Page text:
But the Free Exercise Clause has always been about more than speech. Otherwise, why bother to include it at all—the First Amendment already protects freedom of speech, and we know that speech with a religious message is entitled to just as much protection as other speech. See Rosenberger v. Rector and Visitors of the Univ. of Va., 515 U.S. 819, 837, 115 S.Ct. 2510, 132 L.Ed.2d 700 (1995). Moreover, the Rosenberger Court held, nondiscriminatory financial support for religious organizations would not run afoul of the Establishment Clause, because the program was neutral toward religion. Id. at 840, 115 S.Ct. 2510. Indeed, the Court acknowledged, it was “something of an understatement to speak of religious thought and discussion as just a viewpoint, as distinct from a comprehensive body of thought.” Id. at 831, 115 S.Ct. 2510.
However one wishes to characterize religion (including the decision to refrain from identifying with any religion), there can be no doubt that the First Amendment singles out the free exercise of religion for special treatment. Rather than being a mechanism for expressing views, as the speech, press, assembly, and petition guarantees are, the Free Exercise Clause is content based. The mixture of speech, music, ritual, readings, and dress that contribute to the exercise of religions the world over is greater than the sum of its parts.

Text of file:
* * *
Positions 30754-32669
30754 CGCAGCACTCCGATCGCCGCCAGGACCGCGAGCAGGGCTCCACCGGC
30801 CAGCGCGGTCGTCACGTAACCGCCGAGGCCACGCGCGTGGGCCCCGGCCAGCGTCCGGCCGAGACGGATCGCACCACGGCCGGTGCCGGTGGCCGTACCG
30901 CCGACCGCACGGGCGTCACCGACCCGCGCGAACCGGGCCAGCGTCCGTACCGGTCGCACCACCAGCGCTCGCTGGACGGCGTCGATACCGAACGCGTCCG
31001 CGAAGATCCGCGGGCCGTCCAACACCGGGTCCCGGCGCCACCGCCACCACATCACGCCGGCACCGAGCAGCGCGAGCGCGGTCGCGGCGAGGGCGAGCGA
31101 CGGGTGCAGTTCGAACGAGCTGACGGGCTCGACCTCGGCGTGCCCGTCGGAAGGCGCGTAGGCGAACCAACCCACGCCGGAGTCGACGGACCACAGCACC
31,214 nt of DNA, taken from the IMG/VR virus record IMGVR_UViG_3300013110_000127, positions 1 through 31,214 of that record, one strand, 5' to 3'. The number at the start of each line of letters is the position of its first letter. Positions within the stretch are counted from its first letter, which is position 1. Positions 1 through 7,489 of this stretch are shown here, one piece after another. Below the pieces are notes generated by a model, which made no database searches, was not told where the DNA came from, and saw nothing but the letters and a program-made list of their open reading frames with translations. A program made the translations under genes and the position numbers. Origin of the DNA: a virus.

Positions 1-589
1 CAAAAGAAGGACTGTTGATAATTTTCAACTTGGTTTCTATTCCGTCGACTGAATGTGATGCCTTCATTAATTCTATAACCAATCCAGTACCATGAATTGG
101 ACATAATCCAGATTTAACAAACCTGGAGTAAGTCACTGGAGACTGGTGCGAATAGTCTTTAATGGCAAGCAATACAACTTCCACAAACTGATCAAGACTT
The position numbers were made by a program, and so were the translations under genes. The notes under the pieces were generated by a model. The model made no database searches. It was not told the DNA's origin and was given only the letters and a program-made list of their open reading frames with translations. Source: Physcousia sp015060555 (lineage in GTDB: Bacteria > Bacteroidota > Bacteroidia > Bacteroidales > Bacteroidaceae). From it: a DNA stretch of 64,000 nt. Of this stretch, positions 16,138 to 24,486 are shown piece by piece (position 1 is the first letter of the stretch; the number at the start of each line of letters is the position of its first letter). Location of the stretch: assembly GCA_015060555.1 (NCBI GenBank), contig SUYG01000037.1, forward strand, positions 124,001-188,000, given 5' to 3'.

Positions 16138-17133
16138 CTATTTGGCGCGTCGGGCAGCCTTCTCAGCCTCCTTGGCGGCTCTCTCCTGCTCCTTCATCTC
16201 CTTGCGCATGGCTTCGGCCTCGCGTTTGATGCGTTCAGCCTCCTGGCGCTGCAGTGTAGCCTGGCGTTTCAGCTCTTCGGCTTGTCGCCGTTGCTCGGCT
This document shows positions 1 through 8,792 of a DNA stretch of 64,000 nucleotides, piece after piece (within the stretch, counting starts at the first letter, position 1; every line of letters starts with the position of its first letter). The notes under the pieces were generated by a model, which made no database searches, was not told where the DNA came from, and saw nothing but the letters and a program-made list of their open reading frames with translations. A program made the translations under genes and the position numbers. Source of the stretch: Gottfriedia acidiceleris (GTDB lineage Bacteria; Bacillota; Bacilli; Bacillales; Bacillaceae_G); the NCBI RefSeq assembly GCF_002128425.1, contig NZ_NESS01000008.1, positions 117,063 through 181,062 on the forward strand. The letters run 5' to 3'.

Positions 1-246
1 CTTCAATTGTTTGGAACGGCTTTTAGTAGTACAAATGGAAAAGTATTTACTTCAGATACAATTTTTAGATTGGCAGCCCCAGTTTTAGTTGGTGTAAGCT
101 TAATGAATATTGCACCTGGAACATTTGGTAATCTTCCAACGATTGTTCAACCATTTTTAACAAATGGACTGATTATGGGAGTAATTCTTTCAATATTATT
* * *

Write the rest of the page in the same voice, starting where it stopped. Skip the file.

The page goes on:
The Supreme Court made much the same point in Hosanna-Tabor, as we noted earlier, when it responded to the argument that the general right to freedom of association sufficed to protect religious groups, and thus there was no need for a ministerial exception to the employment discrimination rules. If that were true, the Court said, then there would be no difference between the associational rights of a social club and those of the Lutheran Church. 565 U.S. at 189, 132 S.Ct. 694. “That result,” the Court wrote, “is hard to square with the text of the First Amendment itself, which gives special solicitude to the rights of religious organizations.” Id.